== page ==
Check out the two videos below from Saturday’s closing worship at Ecumenical Women’s Orientation Day for the CSW58 Commission on the Status of Women. Ecumenical Women has well over 150 delegates here at CSW across many denominations and from around the world! Stay tuned to http://www.ecumenicalwomen.org for more stories and reflections from our many delegates throughout the next two weeks!
UN Women’s Executive Director Ms. Phumzile Mlambo-Ngcuka Addressed Ecumenical Women’s orientation this morning as we prepared to advocate for the rights of girls and women at CSW58. She even took some time to sing “This Little Light of Mine” with us! All of us at Ecumenical Women gratefully thank Ms. Mlambo-Ngcuka for taking time out of her busy schedule to be with us today. Please be sure to check out Ms. Mlambo-Ngcuka’s address in the video below and stay tuned to http://www.ecumenicalwomen.org for more news from CSW58!
Originally posted by the World Communion of Reformed Churches by Anna Krueger
Dora Arce Valentín, the World Communion of Reformed Churches’ executive secretary for justice and partnership, will join a delegation from the Presbyterian Church (U.S.A.) that will advocate for gender equity with the 58th United Nations Commission on the Status of Women. This Commission is a functional commission of the Economic and Social Council of the United Nations and is the principal global policy-making body dedicated exclusively to gender equality and advancement of women.
Arce Valentín will serve on a panel for the side event Millennium Development Goals: Reflections from Reformed Churches on Thursday, March 13, 2014 at 10:30 AM at the Salvation Army Auditorium, 221 East 52nd Street. The side event is organized in partnership with the Presbyterian Church (U.S.A.) and Presbyterian Women.
With the opening of the 58th UN Commission on the Status of Women only a few days away, Ecumenical Women is sharing stories written by US National Council of Churches/Church Women United delegates to last year’s CSW. Today’s piece comes from Lindsey Queener. Be sure to check our website frequently as we begin posting videos, pictures and written reflections from EW’s CSW Orientation tomorrow.
Getting the opportunity to be a part of this year’s NCC/CWU delegation to the UNCSW was a huge honor and privilege. The experience was incredibly rich, informative, and filled with valuable participation and networking. The commitment to inter-generational engagement was evident and respected. I felt that my voice was heard and taken seriously, making the experience even more valuable for me and helpful in discerning further pursuing my vocation. Because of this opportunity, I was able to be a part some incredibly rich international, inter-generational, multi-lingual worship services, meet some amazing people in the delegation and outside, participate in official UN events, and have a completely unforgettable experience. I couldn’t be more grateful and appreciative. I hope I will get to participate in the UNCSW for years to come!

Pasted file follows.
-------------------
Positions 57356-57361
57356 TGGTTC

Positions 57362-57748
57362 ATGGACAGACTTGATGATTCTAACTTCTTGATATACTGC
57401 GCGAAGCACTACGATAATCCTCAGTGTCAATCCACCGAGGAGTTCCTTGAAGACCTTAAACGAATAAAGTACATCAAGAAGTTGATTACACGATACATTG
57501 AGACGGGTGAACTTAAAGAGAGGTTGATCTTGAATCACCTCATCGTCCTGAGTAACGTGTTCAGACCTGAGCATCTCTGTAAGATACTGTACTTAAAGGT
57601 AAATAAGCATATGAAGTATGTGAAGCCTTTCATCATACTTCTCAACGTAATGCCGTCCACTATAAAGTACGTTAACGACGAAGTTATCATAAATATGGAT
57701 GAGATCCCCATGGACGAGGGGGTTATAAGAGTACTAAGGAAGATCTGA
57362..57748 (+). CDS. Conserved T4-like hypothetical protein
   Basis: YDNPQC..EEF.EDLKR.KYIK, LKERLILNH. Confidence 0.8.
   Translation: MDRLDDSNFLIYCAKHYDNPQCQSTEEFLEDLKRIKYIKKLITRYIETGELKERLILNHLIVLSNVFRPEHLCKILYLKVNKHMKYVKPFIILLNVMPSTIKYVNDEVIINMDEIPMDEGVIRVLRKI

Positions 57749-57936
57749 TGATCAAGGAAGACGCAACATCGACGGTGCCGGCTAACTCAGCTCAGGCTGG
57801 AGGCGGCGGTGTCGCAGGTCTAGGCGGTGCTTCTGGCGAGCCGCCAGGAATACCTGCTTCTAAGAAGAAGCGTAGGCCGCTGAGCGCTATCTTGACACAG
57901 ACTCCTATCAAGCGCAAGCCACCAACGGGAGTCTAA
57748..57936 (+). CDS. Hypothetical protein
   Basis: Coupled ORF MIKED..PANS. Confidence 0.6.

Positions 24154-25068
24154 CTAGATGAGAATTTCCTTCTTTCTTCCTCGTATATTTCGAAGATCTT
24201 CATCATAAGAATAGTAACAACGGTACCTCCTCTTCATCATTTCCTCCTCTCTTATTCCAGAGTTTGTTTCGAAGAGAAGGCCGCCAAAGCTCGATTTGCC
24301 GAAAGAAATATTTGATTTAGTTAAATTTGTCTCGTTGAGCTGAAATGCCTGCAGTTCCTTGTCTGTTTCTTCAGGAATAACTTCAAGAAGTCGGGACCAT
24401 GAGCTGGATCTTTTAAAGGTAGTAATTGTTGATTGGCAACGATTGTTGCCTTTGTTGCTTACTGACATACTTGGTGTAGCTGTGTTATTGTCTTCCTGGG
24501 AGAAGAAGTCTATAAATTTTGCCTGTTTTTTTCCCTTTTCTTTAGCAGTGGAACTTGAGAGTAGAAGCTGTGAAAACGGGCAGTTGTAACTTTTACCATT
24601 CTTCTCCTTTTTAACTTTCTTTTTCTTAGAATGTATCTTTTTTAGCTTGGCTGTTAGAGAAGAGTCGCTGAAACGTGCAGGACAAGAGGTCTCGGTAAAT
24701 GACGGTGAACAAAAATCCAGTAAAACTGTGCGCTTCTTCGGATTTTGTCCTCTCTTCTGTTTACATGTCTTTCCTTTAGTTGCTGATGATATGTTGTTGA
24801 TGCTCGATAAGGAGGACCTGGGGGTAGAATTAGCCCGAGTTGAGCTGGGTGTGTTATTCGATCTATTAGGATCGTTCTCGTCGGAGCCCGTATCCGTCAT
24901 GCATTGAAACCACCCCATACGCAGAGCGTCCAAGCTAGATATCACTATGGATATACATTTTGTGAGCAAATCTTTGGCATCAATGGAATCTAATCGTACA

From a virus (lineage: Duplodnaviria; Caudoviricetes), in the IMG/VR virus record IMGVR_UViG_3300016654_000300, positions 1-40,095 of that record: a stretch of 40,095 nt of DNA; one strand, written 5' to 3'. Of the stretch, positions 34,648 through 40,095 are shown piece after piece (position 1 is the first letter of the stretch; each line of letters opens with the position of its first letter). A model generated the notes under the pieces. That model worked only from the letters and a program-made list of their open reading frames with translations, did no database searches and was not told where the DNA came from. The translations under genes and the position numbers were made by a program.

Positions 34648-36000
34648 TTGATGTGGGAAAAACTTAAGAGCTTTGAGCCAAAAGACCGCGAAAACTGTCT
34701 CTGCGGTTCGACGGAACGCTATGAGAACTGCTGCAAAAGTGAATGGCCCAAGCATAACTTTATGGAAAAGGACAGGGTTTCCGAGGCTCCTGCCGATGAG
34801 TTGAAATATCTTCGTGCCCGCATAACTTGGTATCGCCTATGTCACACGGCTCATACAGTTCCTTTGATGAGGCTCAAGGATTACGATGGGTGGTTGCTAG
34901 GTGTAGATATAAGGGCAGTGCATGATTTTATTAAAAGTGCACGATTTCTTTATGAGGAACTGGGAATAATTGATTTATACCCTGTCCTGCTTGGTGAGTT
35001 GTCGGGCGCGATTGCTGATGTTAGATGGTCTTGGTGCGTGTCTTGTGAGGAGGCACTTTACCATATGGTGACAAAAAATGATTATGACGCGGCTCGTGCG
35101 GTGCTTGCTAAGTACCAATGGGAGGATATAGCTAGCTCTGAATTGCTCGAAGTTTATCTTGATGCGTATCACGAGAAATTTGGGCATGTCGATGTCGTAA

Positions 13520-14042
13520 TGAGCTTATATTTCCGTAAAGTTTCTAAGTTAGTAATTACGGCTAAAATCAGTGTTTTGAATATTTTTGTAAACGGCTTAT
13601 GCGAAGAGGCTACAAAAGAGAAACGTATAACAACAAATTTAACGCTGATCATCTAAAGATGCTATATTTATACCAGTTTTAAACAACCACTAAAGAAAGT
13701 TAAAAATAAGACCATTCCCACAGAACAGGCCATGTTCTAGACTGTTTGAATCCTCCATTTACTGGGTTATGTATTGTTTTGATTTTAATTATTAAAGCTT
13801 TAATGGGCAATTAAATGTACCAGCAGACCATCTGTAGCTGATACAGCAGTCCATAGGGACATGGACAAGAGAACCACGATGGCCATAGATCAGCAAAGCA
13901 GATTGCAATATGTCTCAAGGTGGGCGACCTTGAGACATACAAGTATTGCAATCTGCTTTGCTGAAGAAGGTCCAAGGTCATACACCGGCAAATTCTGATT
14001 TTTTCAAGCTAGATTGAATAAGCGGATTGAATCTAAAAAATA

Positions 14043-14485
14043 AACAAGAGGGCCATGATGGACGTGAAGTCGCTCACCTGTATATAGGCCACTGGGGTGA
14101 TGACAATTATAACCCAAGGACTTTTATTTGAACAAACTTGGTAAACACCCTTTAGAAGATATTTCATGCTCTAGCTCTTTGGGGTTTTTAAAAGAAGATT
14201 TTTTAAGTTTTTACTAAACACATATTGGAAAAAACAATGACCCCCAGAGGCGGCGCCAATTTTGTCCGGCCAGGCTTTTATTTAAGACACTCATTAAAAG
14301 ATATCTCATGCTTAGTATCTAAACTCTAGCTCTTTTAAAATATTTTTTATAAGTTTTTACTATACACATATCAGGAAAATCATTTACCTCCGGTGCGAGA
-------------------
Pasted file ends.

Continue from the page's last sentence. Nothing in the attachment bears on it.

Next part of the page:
With the opening of the 58th UN Commission on the Status of Women only a few days away, Ecumenical Women is sharing stories written by US National Council of Churches/Church Women United delegates to last year’s CSW. Today’s piece comes from Jennifer Bailey. Be sure to check our website frequently as we post additional inspiring stories and prepare for EW’s CSW Orientation this Saturday.
Arms linked they came from countries across the globe-woman, mujer, sistah. On airplanes and buses, cars and trains, they traveled with the harsh reality of violence against women nipping at their heels yet they boldly marched forward. Their footsteps guided them to the 57th United Nations Commission on the Status of Women. 6,000 strong their mission was clear: Eliminate all forms of violence against women and girls and demand that it be done now. It is in this midst of this historical moment that the CWC/NCC delegation gathered. Women diverse in background, but not in their passion for God and commitment to ensuring that all people, regardless of gender flourish. Over a few short days, we built a sisterhood with each other and women from around the globe. We realized that we are not alone in the fight for gender justice. Because of the generosity of Church Women United and the National Council of Churches each of the young women who attended the conference can say that we were present at the moment the world changed for the better.